A storm system responsible for rare snowfall in the greater Los Angeles area and Las Vegas is marching east, destined to produce soaking rains for a large part of the Eastern United States. While snow fell in places like Burbank, Pasadena, Hollywood, and Malibu, very little snow is expected in the Eastern U.S. from this system. Because the storm center is forecast to move into the Great Lakes region and advance north and east into southeastern Canada, milder air will surge up the coast, producing rain instead of snow even far north. Some of the rain will be heavy at times, especially in the Mid Atlantic, while a severe weather threat exists in the Southeast.
On Saturday, the low will intensify near the Texas Panhandle while strong high pressure remains centered over the Northeast. This high will move offshore through the day while the low moves northeast toward Missouri. As the low moves in and the high retreats, clouds will increase with rain moving in from southwest to northeast in the East. Because the air mass ahead of this system won`t be very cold, only rain is expected in southern New England and the Mid Atlantic Saturday night. While higher elevations of New England could start out briefly as freezing rain or sleet, the deepening low will help push a warm front into the northeast, eliminating the chance for icy precipitation.
While wet weather will move into the northeast, severe weather will move into the southeast. According to the National Weather Service’s Storm Prediction Center and their latest Convective Outlook, severe thunderstorms with damaging winds, large hail, and the threat of tornadoes could impact the Southeast as the storm heads east. The greatest threat of severe weather appears to be near Missouri, Tennessee, and Mississippi.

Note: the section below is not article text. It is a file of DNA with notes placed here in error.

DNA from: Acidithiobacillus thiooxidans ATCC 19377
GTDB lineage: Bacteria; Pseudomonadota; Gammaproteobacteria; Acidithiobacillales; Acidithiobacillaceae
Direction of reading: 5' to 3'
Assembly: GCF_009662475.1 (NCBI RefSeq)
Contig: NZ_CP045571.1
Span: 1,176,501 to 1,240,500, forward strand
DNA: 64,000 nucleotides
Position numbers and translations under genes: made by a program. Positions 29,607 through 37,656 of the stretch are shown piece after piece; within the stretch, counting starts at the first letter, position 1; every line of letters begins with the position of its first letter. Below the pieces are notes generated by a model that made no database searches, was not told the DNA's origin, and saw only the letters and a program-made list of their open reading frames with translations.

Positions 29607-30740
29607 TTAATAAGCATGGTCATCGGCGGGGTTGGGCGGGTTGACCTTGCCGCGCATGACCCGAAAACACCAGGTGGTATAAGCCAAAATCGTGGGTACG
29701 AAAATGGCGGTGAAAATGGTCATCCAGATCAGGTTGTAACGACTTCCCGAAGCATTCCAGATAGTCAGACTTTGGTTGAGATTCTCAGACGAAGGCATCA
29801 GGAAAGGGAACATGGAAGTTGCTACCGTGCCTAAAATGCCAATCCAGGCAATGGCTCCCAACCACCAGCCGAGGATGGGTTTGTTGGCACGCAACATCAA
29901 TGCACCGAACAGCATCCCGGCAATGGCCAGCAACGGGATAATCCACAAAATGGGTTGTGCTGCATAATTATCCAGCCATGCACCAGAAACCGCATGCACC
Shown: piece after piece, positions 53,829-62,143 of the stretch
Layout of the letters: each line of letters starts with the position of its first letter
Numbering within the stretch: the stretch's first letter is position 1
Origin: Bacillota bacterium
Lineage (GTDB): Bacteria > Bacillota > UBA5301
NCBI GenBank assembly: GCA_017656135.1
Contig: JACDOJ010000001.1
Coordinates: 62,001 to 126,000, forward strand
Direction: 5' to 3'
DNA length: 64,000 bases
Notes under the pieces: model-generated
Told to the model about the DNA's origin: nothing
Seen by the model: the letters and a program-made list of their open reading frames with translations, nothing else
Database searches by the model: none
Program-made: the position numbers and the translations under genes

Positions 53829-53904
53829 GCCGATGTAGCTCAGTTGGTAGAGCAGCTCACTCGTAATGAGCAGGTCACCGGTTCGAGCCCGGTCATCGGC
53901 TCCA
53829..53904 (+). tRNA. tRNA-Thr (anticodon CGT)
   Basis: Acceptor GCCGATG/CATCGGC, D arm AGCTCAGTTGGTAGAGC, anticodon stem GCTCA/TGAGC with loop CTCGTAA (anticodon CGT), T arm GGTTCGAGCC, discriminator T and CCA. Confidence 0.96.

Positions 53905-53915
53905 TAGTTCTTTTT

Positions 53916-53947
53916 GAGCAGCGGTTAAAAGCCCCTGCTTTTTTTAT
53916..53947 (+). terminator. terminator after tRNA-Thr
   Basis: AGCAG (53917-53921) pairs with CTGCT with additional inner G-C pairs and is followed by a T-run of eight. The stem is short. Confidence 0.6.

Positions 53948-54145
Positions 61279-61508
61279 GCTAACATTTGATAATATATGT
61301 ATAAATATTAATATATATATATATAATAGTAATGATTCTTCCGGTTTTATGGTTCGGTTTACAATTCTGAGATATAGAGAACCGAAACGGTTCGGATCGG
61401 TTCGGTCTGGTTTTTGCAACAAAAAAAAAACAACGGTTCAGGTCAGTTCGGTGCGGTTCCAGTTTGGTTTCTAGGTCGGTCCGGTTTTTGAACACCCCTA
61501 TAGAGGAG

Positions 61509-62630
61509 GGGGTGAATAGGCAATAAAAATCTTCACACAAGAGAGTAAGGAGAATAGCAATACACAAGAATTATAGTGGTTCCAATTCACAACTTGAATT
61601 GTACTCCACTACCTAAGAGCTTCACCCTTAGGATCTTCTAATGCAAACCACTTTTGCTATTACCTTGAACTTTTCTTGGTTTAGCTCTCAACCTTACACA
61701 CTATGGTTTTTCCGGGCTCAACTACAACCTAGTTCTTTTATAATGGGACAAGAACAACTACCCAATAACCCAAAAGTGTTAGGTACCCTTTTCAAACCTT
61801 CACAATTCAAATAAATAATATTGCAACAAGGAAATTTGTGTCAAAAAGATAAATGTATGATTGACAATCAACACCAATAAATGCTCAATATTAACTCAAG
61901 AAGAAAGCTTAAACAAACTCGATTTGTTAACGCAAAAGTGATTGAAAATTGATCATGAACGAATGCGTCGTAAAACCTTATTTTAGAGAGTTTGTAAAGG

While snow won’t be a major concern with this storm as it moves east, heavy rain will be. Rain in the Mid Atlantic will be heavy late Saturday night into early Sunday morning. The most vulnerable locations from this heavy rain could be the Rancocas Creek and the Raritan and Pacific basins in New Jersey. 1-2″ of rain is expected here.
As the storm pulls away on Sunday, the rain will fade, but the winds will pick up. On Sunday afternoon, as a deep mixed layer develops with winds in the boundary layer forecast to reach 40-50kts, wind gusts of 40-50mph could be possible, especially across Pennsylvania, New Jersey, Maryland, and Delaware. While it’ll be very windy, it will be mild with temperatures rising into the 50’s and 60’s as far north as the northern Mid Atlantic.
An approaching cold front will bring colder and dry conditions for Monday. The frontal passage could also set the stage for another round of damaging winds in the northeast, with 50-60mph northwest wind gusts possible early Monday.